Post-classical history


Danzig (mod. Gdansk, Poland) was a town in Pomerelia on the coast of the Baltic Sea that was under the lordship of the Teutonic Order from 1308 to 1454.

Danzig was already a notable trading center in the tenth century and received town rights in the thirteenth. Its castle was the residence of the dukes of Pomerelia, who encouraged an influx of German merchants. When the ducal dynasty died out in 1294, disputes over the suzerainty of Pomerelia arose among Brandenburg, Bohemia, and Wladislaw Lokietek, duke of Great Poland and Cuiavia (later king of Poland), in which the latter sought assistance from the Teutonic Order. In 1308 the order relieved Danzig from a siege by Brandenburg forces and took over the castle and town. By September 1309 the Teutonic Knights had driven the Brandenburg troops from Pomerelia, but refused to hand over the land to Wladislaw. The conflict with Poland that arose from this conquest was settled only in 1343 by the Peace of Kalisz. A convent was installed in Danzig castle, and the devastated town was rebuilt. Dietrich von Altenburg, grand master of the Teutonic Order, initiated the building of a new castle in 1340.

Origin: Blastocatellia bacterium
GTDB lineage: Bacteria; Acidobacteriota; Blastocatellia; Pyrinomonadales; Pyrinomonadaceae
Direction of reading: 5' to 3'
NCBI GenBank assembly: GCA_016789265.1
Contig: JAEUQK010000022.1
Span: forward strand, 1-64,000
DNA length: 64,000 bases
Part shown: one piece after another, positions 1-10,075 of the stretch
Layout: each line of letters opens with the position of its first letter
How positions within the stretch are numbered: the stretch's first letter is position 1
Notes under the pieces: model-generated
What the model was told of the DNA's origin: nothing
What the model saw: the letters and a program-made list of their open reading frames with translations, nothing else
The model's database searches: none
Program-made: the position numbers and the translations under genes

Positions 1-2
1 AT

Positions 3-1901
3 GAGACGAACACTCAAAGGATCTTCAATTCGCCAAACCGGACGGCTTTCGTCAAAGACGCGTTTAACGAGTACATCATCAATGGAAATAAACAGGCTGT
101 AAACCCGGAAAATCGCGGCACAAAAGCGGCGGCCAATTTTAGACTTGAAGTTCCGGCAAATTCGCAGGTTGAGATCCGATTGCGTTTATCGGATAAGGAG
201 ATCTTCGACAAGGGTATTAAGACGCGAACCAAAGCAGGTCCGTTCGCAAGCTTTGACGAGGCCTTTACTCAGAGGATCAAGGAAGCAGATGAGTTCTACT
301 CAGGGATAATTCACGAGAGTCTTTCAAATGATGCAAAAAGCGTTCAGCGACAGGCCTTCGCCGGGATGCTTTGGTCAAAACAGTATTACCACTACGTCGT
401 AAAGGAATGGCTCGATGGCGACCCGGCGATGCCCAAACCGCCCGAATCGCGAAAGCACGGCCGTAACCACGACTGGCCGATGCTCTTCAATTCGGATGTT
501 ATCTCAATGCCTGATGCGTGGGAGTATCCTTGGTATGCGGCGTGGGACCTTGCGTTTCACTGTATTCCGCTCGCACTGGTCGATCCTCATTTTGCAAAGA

As the greatest trading port under the order’s dominion, Danzig developed into a leading member of the Hanseatic League. Many participants of the order’s campaigns landed, lodged, and made financial transactions here. As its economy grew, the citizens demanded greater liberty, and relations between the town and the order worsened. After the battle of Tannenberg, in which the order’s forces were decisively defeated by a Polish-Lithuanian alliance (1410), Danzig immediately swore allegiance to Poland, but the town was forced back under the lordship of the Teutonic Order by Grand Master Heinrich von Plauen. Danzig joined the league of the Prussian estates (Ger. Preufischer Bund) and finally threw off the order’s rule in 1454 during the so-called Thirteen Years’ War between the league and the order. The burgesses destroyed the order’s castle and allied with the Polish king, whose overlordship allowed them greater independence.

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